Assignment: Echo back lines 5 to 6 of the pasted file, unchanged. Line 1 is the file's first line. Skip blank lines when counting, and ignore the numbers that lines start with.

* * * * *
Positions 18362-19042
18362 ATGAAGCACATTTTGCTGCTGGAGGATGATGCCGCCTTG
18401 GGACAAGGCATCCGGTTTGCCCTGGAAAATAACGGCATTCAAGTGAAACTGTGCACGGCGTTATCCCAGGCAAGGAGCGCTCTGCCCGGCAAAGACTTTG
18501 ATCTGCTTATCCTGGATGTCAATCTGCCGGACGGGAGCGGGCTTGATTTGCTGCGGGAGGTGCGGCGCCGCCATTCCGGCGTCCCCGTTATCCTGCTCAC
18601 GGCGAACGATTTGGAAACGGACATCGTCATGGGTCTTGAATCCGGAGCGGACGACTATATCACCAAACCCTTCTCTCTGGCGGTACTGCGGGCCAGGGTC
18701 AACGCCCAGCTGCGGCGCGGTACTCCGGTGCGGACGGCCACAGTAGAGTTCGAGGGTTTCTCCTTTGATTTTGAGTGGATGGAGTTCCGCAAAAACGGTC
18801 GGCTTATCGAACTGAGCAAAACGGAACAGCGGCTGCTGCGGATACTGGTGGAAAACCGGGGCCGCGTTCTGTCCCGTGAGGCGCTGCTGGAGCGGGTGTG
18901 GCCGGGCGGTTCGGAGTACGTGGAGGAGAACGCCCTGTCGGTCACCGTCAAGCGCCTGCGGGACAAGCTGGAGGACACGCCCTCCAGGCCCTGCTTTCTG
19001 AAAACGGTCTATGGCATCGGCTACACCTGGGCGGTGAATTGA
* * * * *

18601 GGCGAACGATTTGGAAACGGACATCGTCATGGGTCTTGAATCCGGAGCGGACGACTATATCACCAAACCCTTCTCTCTGGCGGTACTGCGGGCCAGGGTC
18701 AACGCCCAGCTGCGGCGCGGTACTCCGGTGCGGACGGCCACAGTAGAGTTCGAGGGTTTCTCCTTTGATTTTGAGTGGATGGAGTTCCGCAAAAACGGTC